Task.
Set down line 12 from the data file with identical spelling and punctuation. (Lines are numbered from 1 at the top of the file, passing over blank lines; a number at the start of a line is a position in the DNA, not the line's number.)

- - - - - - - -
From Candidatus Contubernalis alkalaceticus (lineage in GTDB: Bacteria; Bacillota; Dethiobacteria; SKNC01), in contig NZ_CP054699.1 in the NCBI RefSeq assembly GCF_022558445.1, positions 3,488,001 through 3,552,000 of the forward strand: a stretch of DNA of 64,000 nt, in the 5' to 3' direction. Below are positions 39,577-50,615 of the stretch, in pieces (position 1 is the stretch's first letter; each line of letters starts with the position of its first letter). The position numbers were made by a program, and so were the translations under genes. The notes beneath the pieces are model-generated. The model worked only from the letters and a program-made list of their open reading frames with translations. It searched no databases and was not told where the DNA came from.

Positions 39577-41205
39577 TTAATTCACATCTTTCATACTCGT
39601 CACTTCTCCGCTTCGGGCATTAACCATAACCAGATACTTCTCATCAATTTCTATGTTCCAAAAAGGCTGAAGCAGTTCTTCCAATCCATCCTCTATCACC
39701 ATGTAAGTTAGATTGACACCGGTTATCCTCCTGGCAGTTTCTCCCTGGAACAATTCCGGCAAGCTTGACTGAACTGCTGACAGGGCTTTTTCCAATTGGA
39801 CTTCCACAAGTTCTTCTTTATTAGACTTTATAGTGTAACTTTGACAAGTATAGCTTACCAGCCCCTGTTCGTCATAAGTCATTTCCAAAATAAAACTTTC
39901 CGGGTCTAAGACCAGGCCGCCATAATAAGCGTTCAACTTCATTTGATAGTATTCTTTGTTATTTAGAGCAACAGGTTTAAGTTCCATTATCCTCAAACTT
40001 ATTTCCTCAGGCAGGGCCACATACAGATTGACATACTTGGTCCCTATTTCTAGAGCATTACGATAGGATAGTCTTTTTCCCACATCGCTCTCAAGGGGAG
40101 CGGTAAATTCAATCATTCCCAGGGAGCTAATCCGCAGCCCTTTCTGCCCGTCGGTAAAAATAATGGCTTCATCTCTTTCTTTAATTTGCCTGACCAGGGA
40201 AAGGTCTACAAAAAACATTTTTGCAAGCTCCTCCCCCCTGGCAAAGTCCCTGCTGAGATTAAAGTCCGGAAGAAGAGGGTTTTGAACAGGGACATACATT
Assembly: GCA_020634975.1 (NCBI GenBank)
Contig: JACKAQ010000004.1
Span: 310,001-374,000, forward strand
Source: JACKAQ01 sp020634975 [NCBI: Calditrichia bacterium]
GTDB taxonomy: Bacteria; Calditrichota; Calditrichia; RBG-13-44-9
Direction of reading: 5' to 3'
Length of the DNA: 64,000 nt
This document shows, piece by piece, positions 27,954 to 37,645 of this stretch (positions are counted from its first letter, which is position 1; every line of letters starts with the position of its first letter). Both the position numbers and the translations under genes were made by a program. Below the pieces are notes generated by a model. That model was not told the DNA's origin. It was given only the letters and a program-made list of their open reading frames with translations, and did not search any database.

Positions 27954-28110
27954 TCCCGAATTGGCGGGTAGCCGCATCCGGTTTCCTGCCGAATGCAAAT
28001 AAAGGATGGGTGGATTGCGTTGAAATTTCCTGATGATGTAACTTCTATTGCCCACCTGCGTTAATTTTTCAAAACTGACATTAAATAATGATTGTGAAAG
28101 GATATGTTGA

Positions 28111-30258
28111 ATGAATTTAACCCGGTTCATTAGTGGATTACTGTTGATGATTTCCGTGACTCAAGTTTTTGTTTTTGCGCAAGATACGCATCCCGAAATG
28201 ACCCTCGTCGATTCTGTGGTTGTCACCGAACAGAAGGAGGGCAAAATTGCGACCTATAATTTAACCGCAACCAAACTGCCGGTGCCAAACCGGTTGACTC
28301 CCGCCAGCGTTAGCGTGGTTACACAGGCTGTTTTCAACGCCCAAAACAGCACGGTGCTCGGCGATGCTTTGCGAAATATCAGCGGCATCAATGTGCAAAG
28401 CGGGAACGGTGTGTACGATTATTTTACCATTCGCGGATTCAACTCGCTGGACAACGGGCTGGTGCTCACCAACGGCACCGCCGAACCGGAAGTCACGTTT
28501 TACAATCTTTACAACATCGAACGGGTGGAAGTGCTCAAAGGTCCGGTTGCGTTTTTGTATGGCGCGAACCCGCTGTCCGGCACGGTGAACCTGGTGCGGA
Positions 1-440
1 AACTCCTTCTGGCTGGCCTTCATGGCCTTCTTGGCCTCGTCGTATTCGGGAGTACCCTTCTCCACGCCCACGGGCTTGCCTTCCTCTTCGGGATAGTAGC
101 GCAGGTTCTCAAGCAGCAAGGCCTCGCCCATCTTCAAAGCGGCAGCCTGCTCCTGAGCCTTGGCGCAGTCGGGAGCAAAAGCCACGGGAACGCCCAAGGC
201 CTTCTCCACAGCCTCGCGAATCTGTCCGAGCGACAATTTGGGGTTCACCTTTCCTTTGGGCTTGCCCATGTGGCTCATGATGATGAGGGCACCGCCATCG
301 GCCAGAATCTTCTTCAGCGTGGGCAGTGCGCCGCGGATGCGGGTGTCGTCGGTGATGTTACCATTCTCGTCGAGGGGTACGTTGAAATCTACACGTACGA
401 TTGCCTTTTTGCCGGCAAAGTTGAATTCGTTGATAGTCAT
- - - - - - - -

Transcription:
Contig: JACKAQ010000004.1